Trainers, tops, social media and delivery choice are key for fashion e-tail - report

UK online fashion shoppers are buying trainers and tops more than any other products and are heavily influenced by social media, while price, choice and convenience are some of the driving factors for clothing and footwear shoppers to buy online. That’s the conclusion of a report from parcels carrier Royal Mail, which spoke to 502 consumers about their online activity.


Trainers are among the top buys for UK fashion e-shoppers


The survey showed that T-shirts and tops are the most commonly purchased clothing items with 46% of e-shoppers buying them, while plenty of them also buy jeans online (30% are planning to buy a pair in the next year.)

In footwear, trainers (72%) are the most commonly purchased item, with sandals next (50%), followed by smart shoes (38%) and boots (34%).

The report showed social media playing a big part in influencing e-shopping purchasing decisions. Some 49% of online shoppers “consider social media influential when purchasing clothing and accessories,” we’re told. And within this, digital content about discounts and offers is influential (48%), followed by friends’ recommendations (42%) and retailer ads (41%).

Peer-to-peer recommendations are also crucial in driving footwear purchasing decisions. Almost three in five footwear shoppers consider social media to influence their purchases. Offers (56%) and friends’ recommendations (50%) have a bigger impact than celebrity endorsements (17%) and blogger recommendations (28%).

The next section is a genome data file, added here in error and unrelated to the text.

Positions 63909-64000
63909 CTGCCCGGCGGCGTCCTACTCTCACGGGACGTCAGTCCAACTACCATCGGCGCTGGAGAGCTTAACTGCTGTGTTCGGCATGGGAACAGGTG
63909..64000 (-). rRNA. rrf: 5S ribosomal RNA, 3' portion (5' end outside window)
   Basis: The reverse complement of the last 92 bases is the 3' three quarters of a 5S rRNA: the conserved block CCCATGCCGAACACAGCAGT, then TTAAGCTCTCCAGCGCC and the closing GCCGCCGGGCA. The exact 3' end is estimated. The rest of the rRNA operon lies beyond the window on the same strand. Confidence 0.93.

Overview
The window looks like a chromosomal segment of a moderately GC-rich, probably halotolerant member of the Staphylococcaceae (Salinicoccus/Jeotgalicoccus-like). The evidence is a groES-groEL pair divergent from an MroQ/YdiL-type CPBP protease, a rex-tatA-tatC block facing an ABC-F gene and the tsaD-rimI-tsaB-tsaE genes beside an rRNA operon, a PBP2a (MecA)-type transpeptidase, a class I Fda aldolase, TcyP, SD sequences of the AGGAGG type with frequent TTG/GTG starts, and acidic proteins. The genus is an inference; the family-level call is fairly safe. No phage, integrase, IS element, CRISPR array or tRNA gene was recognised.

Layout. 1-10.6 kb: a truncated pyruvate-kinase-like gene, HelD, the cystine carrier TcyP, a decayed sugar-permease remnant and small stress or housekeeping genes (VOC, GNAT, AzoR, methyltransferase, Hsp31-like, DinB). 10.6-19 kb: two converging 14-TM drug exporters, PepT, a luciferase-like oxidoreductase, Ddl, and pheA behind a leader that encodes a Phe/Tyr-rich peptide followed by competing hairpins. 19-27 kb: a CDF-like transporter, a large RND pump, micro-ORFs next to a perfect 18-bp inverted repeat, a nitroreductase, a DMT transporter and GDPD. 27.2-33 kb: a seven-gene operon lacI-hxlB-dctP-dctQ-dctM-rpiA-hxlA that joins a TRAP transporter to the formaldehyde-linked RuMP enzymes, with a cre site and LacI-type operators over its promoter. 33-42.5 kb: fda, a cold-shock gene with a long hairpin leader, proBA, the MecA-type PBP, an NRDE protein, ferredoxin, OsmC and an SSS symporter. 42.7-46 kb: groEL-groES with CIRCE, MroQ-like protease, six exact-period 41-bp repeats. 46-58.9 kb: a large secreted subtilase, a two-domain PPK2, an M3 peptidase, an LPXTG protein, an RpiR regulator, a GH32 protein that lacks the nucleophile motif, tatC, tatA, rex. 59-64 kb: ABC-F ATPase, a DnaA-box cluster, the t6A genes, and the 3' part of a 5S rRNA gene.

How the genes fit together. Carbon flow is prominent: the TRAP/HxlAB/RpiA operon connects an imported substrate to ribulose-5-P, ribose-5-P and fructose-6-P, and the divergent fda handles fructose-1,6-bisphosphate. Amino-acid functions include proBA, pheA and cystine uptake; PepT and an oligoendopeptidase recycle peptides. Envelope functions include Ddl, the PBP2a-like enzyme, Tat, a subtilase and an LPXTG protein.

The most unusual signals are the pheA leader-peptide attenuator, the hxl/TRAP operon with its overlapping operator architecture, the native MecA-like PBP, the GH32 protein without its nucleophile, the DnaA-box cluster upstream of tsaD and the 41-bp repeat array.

Consumers are clearly dedicating a large chunk of their fashion budgets to online shopping. Taken across a three-month period, the survey showed the “average” clothing shopper (who’s aged 46, more likely to be female and living in the suburbs) spending £28 online compared to £27 spent in-store per month. 

These consumers choose to buy clothing online because they can make purchases in their own time (64%), are attracted by a wider choice of products (53%) and can find cheaper prices (42%).

The average footwear e-shopper, is a bit younger (aged 42) and spends £27 online compared to £22 in-store. They buy for the same reasons (and in roughly the same percentages) as clothing shoppers.

The quality of the delivery experience plays a key role in driving clothing customers online. Factors that would encourage customers to shop more online include delivery tracking (20%) and the option to collect items (14%). Some 42% are prepared to pay more for the convenience of a home delivery and 56% would track every item they order, if the service was available.

The delivery experience is also important for footwear with 64% of shoppers feeling more confident when ordering online with tracking. Some 59% would track every item they order if they could.

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